Combining the two functions was not the preferred option of the last Community Board, the community, the Library staff or the Service Centre staff. However, that was the only option on the table when the first ever Waiheke Local Board came into being in November 2010. Some forward thinking was required, especially since we were now competing with the rest of the region for funding that would only become scarcer as time went by. Fortunately, Faye was back in the saddle and much of our first six months as the new Local Board was spent fighting for the original concept of a ‘stand-alone’ library in Oneroa at the original 800 sqm and opting for a $1 million upgrade of the Service Centre in Ostend, instead of a completely new building.
Step Three – Construction
We then put the new stand-alone Library and stand-alone Service Centre upgrade into our Waiheke Local Board Plan, which finally received sign-off from the Governing Body, but not without an initial stand-off. Faye Storer and Board member Don McKenzie OBE, CNZOM, were appointed as the Board’s Library project spokespersons and helped guide the project through its various stages.
The Board approved the concept designs and architectural plans in February 2012 and work started in October 2012, with an expected completion date of July 2013. The contract was won by Mainzeal which unfortunately went into receivership in February 2013, leaving many civic projects around the country up in the air. After pushing for work to continue as soon as possible before the winter weather set in, Council signed a new contract with Gibson O’Connor to complete the work. Construction started again May 2013 but the hold-up eventually meant a delay of 12 months in finishing the project.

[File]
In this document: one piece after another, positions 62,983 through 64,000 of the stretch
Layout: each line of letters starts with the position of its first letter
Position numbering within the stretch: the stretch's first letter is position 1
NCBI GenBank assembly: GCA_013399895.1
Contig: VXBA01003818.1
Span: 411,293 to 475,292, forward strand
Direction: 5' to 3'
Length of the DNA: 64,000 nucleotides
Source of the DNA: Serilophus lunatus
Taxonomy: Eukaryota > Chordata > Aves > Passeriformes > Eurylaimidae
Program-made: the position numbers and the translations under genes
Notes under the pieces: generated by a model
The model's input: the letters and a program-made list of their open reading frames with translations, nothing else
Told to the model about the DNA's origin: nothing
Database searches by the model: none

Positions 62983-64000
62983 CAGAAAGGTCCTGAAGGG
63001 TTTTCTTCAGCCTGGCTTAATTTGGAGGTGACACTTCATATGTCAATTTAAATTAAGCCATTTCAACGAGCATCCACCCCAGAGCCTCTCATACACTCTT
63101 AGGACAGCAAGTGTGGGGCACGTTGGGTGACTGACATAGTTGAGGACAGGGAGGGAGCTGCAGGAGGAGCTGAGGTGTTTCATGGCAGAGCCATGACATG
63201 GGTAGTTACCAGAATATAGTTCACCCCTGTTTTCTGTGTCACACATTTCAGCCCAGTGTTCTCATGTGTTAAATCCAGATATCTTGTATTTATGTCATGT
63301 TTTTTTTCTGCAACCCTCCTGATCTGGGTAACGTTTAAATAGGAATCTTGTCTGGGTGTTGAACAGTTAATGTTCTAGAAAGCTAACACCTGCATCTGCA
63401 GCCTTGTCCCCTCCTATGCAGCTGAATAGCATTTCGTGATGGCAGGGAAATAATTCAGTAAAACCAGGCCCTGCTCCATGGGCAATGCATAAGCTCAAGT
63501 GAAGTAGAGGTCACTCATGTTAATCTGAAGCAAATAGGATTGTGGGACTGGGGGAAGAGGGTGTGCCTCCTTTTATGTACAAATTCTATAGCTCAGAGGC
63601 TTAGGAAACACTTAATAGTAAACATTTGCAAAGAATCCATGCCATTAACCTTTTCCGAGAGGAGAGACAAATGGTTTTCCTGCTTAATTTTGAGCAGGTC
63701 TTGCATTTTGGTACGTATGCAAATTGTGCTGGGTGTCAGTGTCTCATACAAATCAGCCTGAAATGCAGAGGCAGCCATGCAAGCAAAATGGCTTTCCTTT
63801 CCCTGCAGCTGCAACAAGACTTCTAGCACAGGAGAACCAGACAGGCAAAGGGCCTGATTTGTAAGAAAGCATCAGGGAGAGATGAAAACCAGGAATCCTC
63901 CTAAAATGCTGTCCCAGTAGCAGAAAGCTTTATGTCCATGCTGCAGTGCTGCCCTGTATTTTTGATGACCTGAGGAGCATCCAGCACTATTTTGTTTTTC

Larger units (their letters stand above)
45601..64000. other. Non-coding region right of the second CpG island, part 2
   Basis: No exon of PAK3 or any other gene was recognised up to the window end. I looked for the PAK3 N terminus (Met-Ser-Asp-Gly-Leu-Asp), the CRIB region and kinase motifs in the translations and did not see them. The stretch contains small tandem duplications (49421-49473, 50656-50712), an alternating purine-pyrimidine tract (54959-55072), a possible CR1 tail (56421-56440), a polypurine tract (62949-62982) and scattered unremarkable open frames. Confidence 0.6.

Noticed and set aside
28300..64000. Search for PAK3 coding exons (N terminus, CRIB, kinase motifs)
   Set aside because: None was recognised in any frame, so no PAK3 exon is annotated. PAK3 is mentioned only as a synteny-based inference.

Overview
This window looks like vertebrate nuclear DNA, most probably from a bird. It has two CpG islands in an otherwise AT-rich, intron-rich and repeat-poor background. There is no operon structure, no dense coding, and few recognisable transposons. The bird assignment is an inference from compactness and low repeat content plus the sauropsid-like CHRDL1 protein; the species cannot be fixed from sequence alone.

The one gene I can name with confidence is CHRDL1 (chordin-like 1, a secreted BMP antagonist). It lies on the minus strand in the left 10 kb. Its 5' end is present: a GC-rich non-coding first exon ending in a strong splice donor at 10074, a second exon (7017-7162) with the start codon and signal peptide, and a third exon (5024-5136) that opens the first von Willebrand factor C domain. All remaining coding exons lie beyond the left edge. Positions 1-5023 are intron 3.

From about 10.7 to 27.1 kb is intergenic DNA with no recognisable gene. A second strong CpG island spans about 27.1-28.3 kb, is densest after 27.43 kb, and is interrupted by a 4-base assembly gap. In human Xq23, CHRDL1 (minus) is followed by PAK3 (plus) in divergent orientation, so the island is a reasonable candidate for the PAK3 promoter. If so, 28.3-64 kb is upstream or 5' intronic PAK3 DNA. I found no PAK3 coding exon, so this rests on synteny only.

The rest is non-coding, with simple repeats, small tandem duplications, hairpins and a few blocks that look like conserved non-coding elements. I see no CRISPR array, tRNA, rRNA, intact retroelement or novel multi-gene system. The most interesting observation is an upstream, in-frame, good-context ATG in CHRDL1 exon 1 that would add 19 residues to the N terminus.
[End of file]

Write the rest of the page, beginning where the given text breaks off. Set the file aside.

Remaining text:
Step Four – Additional features
Thinking wider than the immediate library space, the Local Board was successful in acquiring a further $1 million dollars from the Governing Body to upgrade the Artworks Courtyard to complement the area surrounding the new Library. The contract was awarded to the company building the Library so the two projects could be finished in tandem. We also negotiated with Vector to underground the power lines and with Auckland Transport to replace the aged footpath.
The Local Board wanted the building to make a statement about Waiheke being an island of art as well as literature. We lobbied Council’s public art team for funding and also devoted some of our discretionary money towards making the building itself an artwork. Local, but internationally recognised, artist Kazu Nakagawa was commissioned to develop a façade, which told a story of Waiheke.
A third element was a directional artwork negotiated with tangata whenua, Ngati Paoa. This will be a focus on top of the mound to the rear of the Library. It will take the form of Matariki sight lines.
To quote Don McKenzie:
“This project will set this whole site off on a new direction. It will carry the spiritual values of networking and learning in a modern environment, rebuilding that creativity, learning and personal development which is what libraries are all about.”
So let’s not have any rewriting of history on where the credit lies for our fabulous new Library; credit where credit is due. Take a bow Waiheke – and especially Faye Storer, Ray Ericson and Don McKenzie.